Fee increases for users of payday loans died Thursday. Democrats moved the bill, sponsored by Sen. Rollie Heath, D-Boulder, from its scheduled committee Tuesday where, after weeks of heavy input from constituents, legislators stopped the bill that had an uncertain future in the Senate.
“Despite the desperate and aggressive efforts of payday lending industry lobbyists, progressive advocates engaged the community for months to ensure that our senators understood the implications of HB 1290,” said Corrine Fowler from the Colorado Progressive Coalition. “We thank each and every member of the General Assembly who listened to their constituents and stood up against the industry lobbyists and for this important consumer protection measure.”
Heath contended his bill embodied the intent of an amendment he negotiated last year, which he said was subsequently misinterpreted by the attorney general’s office. The Democratically controlled Senate Local Government Committee said whether Heath’s intent was misinterpreted or not they had no interest in increasing the fees on a class of people already suffering from financial strain.
The bill, which sailed through the House, would have removed a provision currently in place that allows borrowers to receive a prorated refund of fees paid when purchasing a six-month loan. Currently, borrowers who pay off a $300 loan in 30 days will pay $21.25, which amounts to an annual percentage rate (APR) of 86 percent. The new legislation would have increased the fee to $71.25 on a 30-day loan, or an APR of 289 percent. If a borrower holds a loan for 180 days under either the proposed or current law, they will pay $240 in fees and interest (162 percent APR) for the loan.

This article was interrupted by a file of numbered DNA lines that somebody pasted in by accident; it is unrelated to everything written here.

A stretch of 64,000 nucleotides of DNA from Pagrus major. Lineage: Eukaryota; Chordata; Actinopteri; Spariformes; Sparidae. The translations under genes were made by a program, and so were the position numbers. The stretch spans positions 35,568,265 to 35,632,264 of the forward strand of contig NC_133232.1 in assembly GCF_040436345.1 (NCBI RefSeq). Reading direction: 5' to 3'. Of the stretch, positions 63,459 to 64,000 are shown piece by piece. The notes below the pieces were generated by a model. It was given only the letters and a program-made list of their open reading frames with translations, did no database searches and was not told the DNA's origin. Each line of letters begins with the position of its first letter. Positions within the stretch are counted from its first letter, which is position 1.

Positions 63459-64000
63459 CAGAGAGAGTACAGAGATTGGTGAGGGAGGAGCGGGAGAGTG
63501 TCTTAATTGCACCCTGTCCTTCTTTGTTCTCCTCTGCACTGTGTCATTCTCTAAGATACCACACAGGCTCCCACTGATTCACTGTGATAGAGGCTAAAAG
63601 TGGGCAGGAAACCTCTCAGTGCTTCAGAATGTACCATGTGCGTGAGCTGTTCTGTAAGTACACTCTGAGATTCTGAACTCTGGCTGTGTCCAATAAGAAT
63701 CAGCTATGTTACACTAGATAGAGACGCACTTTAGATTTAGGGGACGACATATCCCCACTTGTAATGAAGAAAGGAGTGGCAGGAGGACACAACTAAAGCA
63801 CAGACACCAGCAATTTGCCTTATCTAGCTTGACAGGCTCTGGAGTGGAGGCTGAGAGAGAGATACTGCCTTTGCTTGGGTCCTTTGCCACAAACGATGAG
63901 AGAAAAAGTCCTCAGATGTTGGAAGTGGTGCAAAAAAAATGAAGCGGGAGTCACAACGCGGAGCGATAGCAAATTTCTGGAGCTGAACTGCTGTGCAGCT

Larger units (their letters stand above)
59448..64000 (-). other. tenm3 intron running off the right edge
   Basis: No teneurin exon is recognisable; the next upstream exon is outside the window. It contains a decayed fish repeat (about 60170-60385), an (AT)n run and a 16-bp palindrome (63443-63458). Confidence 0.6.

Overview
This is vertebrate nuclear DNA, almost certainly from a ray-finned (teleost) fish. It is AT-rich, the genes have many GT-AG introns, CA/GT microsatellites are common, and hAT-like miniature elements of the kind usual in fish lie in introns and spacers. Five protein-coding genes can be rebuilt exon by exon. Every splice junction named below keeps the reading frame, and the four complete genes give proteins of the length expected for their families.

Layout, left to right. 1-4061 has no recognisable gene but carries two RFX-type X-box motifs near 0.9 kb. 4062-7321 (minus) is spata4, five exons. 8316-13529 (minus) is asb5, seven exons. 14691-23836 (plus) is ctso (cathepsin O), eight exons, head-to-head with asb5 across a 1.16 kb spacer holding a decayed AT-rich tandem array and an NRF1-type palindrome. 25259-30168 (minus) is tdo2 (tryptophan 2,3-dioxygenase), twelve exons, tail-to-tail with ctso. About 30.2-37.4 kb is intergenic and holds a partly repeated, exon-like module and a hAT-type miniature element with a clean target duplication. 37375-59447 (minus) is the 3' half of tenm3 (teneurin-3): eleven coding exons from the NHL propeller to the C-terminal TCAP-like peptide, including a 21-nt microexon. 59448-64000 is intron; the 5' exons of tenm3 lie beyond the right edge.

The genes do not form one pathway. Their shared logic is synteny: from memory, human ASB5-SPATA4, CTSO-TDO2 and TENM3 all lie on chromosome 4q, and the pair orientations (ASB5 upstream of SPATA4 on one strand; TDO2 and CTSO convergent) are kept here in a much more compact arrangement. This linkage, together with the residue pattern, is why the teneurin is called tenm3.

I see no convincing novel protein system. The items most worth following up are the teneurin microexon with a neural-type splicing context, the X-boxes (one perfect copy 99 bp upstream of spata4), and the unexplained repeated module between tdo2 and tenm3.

Heath said that destroying the industry was not his intent, adding that the industry is a needed resource for people. He said he simply wasn’t buying the argument that people were going to go to churches and family for loans as opposed to payday lenders. “They simply don’t want to,” Heath said.
A number of groups involved in the discussions last year said the bill as it has been implemented is what they had agreed upon.
“The two week, triple digit interest rate payday loan that traps so many borrowers in debt is gone from Colorado, and today we made sure these protections remain,” said Rich Jones of The Bell Policy Center.
Heath said his negotiations last year with payday lenders resulted in a deal that allowed lenders to keep a stipulated origination fee that he said was fair. Payday loan detractors however, said the Heath bill would have actually increased the APR on those wanting to pay a loan back in two weeks.
“I would not have negotiated something that made it worse,” Heath said. Heath explained that he expected that the attorney general would eventually overturn a ruling on the statutory language he created.
The bill is dead for this year.